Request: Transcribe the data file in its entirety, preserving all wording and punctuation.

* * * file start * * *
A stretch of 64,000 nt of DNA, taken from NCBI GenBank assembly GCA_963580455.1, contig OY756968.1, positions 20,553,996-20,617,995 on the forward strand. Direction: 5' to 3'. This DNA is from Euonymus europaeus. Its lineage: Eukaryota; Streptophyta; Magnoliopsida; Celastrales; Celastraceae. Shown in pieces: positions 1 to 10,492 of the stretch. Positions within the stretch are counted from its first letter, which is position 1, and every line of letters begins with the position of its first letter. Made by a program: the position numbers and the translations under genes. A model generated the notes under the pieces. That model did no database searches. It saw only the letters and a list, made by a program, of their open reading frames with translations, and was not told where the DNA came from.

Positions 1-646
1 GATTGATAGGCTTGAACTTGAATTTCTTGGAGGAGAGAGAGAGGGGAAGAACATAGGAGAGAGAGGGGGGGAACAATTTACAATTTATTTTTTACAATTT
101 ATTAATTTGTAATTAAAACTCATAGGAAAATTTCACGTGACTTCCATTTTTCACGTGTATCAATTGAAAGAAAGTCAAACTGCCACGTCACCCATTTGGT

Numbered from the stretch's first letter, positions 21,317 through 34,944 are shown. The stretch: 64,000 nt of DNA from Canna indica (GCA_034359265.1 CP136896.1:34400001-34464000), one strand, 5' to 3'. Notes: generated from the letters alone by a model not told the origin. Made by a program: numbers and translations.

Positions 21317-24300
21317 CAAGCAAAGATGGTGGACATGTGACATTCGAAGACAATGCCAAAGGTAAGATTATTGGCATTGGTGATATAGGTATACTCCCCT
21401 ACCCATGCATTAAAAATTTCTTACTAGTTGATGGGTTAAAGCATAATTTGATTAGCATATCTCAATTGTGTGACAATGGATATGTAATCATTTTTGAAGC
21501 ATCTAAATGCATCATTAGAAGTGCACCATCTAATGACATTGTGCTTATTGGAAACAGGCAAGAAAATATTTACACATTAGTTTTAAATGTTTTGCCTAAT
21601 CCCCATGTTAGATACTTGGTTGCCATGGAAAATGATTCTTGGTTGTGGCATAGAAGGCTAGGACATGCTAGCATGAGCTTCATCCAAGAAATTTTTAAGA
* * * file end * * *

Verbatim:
A stretch of 64,000 nt of DNA, taken from NCBI GenBank assembly GCA_963580455.1, contig OY756968.1, positions 20,553,996-20,617,995 on the forward strand. Direction: 5' to 3'. This DNA is from Euonymus europaeus. Its lineage: Eukaryota; Streptophyta; Magnoliopsida; Celastrales; Celastraceae. Shown in pieces: positions 1 to 10,492 of the stretch. Positions within the stretch are counted from its first letter, which is position 1, and every line of letters begins with the position of its first letter. Made by a program: the position numbers and the translations under genes. A model generated the notes under the pieces. That model did no database searches. It saw only the letters and a list, made by a program, of their open reading frames with translations, and was not told where the DNA came from.

Positions 1-646
1 GATTGATAGGCTTGAACTTGAATTTCTTGGAGGAGAGAGAGAGGGGAAGAACATAGGAGAGAGAGGGGGGGAACAATTTACAATTTATTTTTTACAATTT
101 ATTAATTTGTAATTAAAACTCATAGGAAAATTTCACGTGACTTCCATTTTTCACGTGTATCAATTGAAAGAAAGTCAAACTGCCACGTCACCCATTTGGT

Numbered from the stretch's first letter, positions 21,317 through 34,944 are shown. The stretch: 64,000 nt of DNA from Canna indica (GCA_034359265.1 CP136896.1:34400001-34464000), one strand, 5' to 3'. Notes: generated from the letters alone by a model not told the origin. Made by a program: numbers and translations.

Positions 21317-24300
21317 CAAGCAAAGATGGTGGACATGTGACATTCGAAGACAATGCCAAAGGTAAGATTATTGGCATTGGTGATATAGGTATACTCCCCT
21401 ACCCATGCATTAAAAATTTCTTACTAGTTGATGGGTTAAAGCATAATTTGATTAGCATATCTCAATTGTGTGACAATGGATATGTAATCATTTTTGAAGC
21501 ATCTAAATGCATCATTAGAAGTGCACCATCTAATGACATTGTGCTTATTGGAAACAGGCAAGAAAATATTTACACATTAGTTTTAAATGTTTTGCCTAAT
21601 CCCCATGTTAGATACTTGGTTGCCATGGAAAATGATTCTTGGTTGTGGCATAGAAGGCTAGGACATGCTAGCATGAGCTTCATCCAAGAAATTTTTAAGA